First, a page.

Southwest Sues Skiplagged Over Hidden City Ticketing

Southwest Skiplagged lawsuit

Southwest Sues Skiplagged Over Hidden City Ticketing

Hidden city ticketing or skiplagging is a trick that let you book cheaper flights. A passenger books a ticket to a destination that they have no plans on traveling to, but with a connection at the intended destination. Since airfare prices don’t always reflect the distance flown, this could end up being much cheaper than just booking direct to your intended destination.

But airlines don’t like hidden city tickets. United Airlines for example wants its agents to be on the lookout for cases of hidden-city ticketing. American Airlines sent a letter to one customer who used the trick at least 52 times. Lufthansa went a step further, suing a passenger who used hidden city tickets multiple times. Now Southwest is also trying to put a stop to it. But instead of going after passengers, the low cost airline is suing Skiplagged.

Southwest Airlines filed a federal lawsuit against the New York-based company, and alleged that it works “in concert” with Czech-based online travel agency to deceive the public and illegally use the airline’s fare information. Skiplagged is a company that helps people find cheaper itineraries that involve a two-step flight, or hidden city tickets, with the intention at getting off at the connection.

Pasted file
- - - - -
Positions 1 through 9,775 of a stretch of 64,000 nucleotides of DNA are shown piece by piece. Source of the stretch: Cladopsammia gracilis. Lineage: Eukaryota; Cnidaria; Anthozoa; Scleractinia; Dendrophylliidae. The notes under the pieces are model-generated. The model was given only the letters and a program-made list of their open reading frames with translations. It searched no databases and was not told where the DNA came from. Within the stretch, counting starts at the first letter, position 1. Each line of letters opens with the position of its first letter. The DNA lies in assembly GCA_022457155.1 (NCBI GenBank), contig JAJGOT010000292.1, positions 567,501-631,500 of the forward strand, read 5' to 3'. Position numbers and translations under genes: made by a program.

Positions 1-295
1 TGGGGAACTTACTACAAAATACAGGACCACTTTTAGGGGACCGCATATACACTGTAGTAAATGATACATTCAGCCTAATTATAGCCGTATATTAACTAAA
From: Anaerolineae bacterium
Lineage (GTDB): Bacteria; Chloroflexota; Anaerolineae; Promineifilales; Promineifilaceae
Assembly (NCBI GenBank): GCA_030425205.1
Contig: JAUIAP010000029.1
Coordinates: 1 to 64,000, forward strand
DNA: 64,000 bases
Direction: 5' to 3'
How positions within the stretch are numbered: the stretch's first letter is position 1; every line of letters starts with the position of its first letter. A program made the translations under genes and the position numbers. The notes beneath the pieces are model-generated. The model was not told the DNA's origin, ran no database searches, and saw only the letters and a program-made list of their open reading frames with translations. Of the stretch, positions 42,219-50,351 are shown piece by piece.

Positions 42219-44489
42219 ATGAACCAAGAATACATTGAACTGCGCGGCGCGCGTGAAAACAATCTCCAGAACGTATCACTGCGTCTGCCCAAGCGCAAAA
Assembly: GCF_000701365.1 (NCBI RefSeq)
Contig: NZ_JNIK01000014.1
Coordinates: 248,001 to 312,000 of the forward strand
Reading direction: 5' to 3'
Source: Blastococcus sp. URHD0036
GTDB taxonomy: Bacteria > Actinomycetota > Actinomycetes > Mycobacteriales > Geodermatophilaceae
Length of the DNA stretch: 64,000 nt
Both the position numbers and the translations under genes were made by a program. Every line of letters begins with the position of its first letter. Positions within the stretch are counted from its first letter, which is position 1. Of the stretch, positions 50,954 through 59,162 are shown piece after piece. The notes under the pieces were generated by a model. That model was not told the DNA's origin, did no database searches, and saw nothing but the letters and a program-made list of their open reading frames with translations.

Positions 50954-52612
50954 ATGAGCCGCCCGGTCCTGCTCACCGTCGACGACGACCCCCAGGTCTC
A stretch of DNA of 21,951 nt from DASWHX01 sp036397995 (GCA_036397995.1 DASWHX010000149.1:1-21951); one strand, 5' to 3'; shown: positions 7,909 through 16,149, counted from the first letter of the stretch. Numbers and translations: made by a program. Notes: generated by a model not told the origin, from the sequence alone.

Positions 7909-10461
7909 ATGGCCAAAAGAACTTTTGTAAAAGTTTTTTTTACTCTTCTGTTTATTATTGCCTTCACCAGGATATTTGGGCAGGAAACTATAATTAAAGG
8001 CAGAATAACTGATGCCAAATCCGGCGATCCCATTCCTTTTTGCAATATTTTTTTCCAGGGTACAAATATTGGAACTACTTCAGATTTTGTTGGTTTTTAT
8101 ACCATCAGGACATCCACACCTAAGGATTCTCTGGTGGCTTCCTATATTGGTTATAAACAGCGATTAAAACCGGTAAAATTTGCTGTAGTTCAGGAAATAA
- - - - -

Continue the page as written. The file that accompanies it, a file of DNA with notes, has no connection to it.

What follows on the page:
Southwest doesn’t let online travel agencies from scraping its website and selling its flights without authorization. In the lawsuit referenced it five successful lawsuits barring online travel agencies from doing so since 2004, Skift reports. Those defendants ranged from FareChase in 2004 to Roundpipe in 2019. Southwest has sued as well on similar grounds, and is trying to consolidate both lawsuits into one.

The lawsuit alleges that Skiplagged has partnered with Kiwi to illegally obtain Southwest flight information. It also claims that Skiplagged earns commissions when it promotes Southwest flights and refers flyers to to book them.

“‘Hidden city’ travel violates the Contract of Carriage that a passenger enters with Southwest and, more specifically, Section 2(a)(2) of Southwest’s Contract of Carriage prohibits ‘purchasing a Ticket without intending to fly all flights to gain lower fares (hidden cities),’ the lawsuit says. “By identifying and promoting prohibited forms of travel (such as “hidden city” tickets), Skiplagged has induced the breach of the Southwest Terms & Conditions and Contract of Carriage.”

Southwest’s lawsuit also says that both Skiplagged and Kiwi deceive the public because the Southwest fares they offer at times come with added fees, and are costlier than if the traveler purchased them directly on

The airline seeks to recover all of Skiplagged’s profits from selling Southwest flights and to obtain compensatory damages. Southwest also seeks to bar Skiplagged from using any of its trademarks or obtaining any of its flight information while the lawsuit is pending, and eventually stop it completely.

You can see the full text of the lawsuit here.

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